The weather cooperated, at least most of the time.
British and Australian sailors won, much of the time.
But the gold medals were distributed to nearly every corner of the globe, with China and Brazil also winning at Enoshima Yacht Harbor.
One country that did not win a medal of any kind was the United States, which came into Tokyo with the all-time lead in the sport with 59 total medals. Britain trailed with 52 but earned five here to narrow that gap. The USA has only taken one medal in the last three Games.
Kiran Badloe of the Netherlands cast a blue streak through the waves, with his distinctive partial buzzcut and dye job making him stand out as he all but wrapped up the gold before the medal race in the men’s RS:X competition. Thomas Coyard also had a big lead for silver that stood up despite a penalty in the medal race, while China’s Bi Yun managed to finish fourth in the medal race to take bronze.
The women’s competition had more suspense, with defending champion Charline Pincon charging in the medal race to try to move up from bronze to gold. She won it, but China’s Lu Yunxia was close enough to claim the gold.
Gold – Kiran Badloe (NED)
Silver – Thomas Coyard (FRA)
Bronze – Bi Yun (CHN)
Gold – Lu Yunxia (CHN)
Silver – Charline Pincon (FRA)
Bronze – Emma Wilson (GBR)
Legendary British sailor Ben Ainslie long ruled the men’s Finn (one-person heavyweight dinghy) class winning it three straight times. Giles Scott, who has sailed with Ainslie in America’s Cup action, has kept the gold in the country, winning his second straight. Add in Iain Percy‘s win back in 2000, and Great Britain hasn’t been beaten in this class in the 21st century, whether you think it started in 2001 or 2000.
Anne-Marie Rindom had gold in the women’s Laser Radial, a type of one-woman dinghy, all wrapped up. Then she didn’t. Then she did. On the penultimate day of racing, Rindom had a 26th-place finish and a disqualification through a misunderstanding. She didn’t do all that well in the medal race, either, finishing seventh out of 10. But she was close enough to defending champion Marit Bouwmeester to avoid being overtaken in the standings. Bouwmeester saw silver slip away when Josefin Olsson won the medal race.
The men’s Laser class, also a one-person dinghy event, also had little suspense at the top, with Australia’s Matt Wearn in that “just get around the course safely” position. The excitement in the medal race was when Tonci Stipanovic finished fourth and moved up to silver.
Gold – Giles Scott (GBR)
Silver – Zsombor Berecz (HUN)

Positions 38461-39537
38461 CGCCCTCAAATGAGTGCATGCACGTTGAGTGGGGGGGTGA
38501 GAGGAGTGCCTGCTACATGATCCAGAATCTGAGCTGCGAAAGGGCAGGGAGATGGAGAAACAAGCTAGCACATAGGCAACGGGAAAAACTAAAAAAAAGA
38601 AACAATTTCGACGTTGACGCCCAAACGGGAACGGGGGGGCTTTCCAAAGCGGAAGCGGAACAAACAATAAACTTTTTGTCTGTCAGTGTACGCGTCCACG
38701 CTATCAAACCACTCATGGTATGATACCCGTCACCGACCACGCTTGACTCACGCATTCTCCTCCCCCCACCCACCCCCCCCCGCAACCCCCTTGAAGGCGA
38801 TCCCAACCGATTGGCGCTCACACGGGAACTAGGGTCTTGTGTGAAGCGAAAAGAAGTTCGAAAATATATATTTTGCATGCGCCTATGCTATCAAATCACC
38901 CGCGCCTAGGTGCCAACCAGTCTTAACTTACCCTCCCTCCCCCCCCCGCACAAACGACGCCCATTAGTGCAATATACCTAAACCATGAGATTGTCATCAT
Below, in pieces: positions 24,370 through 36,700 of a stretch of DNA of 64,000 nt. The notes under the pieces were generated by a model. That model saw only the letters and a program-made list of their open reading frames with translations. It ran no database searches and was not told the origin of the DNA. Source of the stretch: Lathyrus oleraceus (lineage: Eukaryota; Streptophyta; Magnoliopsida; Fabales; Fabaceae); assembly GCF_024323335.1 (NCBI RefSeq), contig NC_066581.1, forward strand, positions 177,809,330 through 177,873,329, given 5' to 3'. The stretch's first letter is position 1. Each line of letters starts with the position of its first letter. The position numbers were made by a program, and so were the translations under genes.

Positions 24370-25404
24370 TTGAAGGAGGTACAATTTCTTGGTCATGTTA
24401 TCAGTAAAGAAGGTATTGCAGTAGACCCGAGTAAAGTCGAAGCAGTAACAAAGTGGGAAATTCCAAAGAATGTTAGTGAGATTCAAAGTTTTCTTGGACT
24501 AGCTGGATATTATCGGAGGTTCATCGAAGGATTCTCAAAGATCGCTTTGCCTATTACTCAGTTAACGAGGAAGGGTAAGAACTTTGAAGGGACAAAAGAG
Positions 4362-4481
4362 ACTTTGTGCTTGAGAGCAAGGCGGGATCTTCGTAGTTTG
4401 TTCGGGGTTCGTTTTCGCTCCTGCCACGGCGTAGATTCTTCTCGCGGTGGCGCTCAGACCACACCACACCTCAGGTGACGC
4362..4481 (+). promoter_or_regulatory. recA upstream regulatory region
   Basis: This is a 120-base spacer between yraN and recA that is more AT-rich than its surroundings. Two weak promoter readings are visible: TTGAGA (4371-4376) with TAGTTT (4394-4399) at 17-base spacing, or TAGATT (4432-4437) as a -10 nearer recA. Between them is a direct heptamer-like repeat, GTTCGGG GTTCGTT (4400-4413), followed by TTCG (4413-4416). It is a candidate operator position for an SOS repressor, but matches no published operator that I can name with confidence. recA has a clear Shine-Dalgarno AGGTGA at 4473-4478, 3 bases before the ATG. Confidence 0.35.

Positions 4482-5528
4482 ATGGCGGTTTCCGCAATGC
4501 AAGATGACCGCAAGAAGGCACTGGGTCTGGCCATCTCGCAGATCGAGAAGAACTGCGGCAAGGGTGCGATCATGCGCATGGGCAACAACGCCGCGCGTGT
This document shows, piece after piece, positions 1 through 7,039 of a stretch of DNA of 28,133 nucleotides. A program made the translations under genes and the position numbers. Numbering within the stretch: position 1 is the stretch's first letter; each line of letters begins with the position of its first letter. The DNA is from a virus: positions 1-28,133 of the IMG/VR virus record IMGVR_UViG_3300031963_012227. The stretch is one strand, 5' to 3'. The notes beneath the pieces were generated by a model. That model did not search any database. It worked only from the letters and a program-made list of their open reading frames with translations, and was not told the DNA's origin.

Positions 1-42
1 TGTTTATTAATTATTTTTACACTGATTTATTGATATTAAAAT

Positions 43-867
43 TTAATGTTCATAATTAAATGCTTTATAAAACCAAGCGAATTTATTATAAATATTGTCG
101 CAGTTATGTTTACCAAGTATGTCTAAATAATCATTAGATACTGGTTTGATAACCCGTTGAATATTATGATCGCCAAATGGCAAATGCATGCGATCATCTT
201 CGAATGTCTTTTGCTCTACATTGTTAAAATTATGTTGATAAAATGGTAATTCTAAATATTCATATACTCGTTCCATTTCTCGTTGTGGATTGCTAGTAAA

Bronze – Joan Cardona (ESP)
Gold – Anne-Marie Rindom (DEN)
Silver – Josefin Olsson (SWE)
Bronze – Marit Bouwmeester (NED)
Gold – Matt Wearn (AUS)
Silver – Tonci Stipanovic (CRO)
Bronze – Hermann Tomasgaard (NOR)
You think track and field has thrilling finishes? Maybe swimming? How about the men’s 49er class? Great Britain’s Dylan Fletcher and Stuart Bithell found themselves on a collision course with Germany’s Erik Heil and Thomas Ploessel at the finish line. The British got a nose across the line for the medal race win. The German boat moved up to bronze and, to the British sailors’ eternal gratitude, finished one boat ahead of defending champions/America’s Cup winners Peter Burling and Blair Tuke of New Zealand, helping Great Britain take the win.
Brazil’s Martine Grael took her second gold medal in the women’s 49er FX, adding to the family total. Her father, Torben Grael, has five medals.
French sailors were a little miffed when the Polish boat slipped past the British boat in the women’s 470 final. Great Britain’s Hannah Mills and Eildih McIntyre already had the gold, but the swapped positions in the medal race meant Poland edged France for silver. A protest didn’t change the standings. Mills also took gold in Rio and silver in 2012.
Australia’s Mat Belcher and Will Ryan won the men’s 470, moving up from silver in 2016. Belcher also took gold in 2012.
The ever-entertaining multihull boats in the mixed-gender Nacra class, where everyone always seems to be on the ragged edge of disaster, came to a close with little suspense, as 2018 world champions Ruggero Tita and Caterina Banti kept their healthy lead.
Gold – Tita/Banti (ITA)
Silver – Gimson/Burnet (GBR)
Bronze – Kohlhoff/Stuhlemmer (GER)
Gold – Fletcher/Bishell (GBR)
Silver – Burling/Tuke (NZL)
Bronze – Heil/Plossel (GER)
Gold – Grael/Kunze (BRA)
Silver – Lutz/Beucke (GER)
Bronze – Bekkering/Duetz (NED)
Gold – Belcher/Ryan (AUS)
Silver – Dahlberg/Bergstrom (SWE)
Bronze – Xammar/Rodriguez (ESP)
Gold – Mills/McIntyre (GBR)
Silver – Skrzypulec/Ogar (POL)
Bronze – Lecointre/Retornaz (FRA)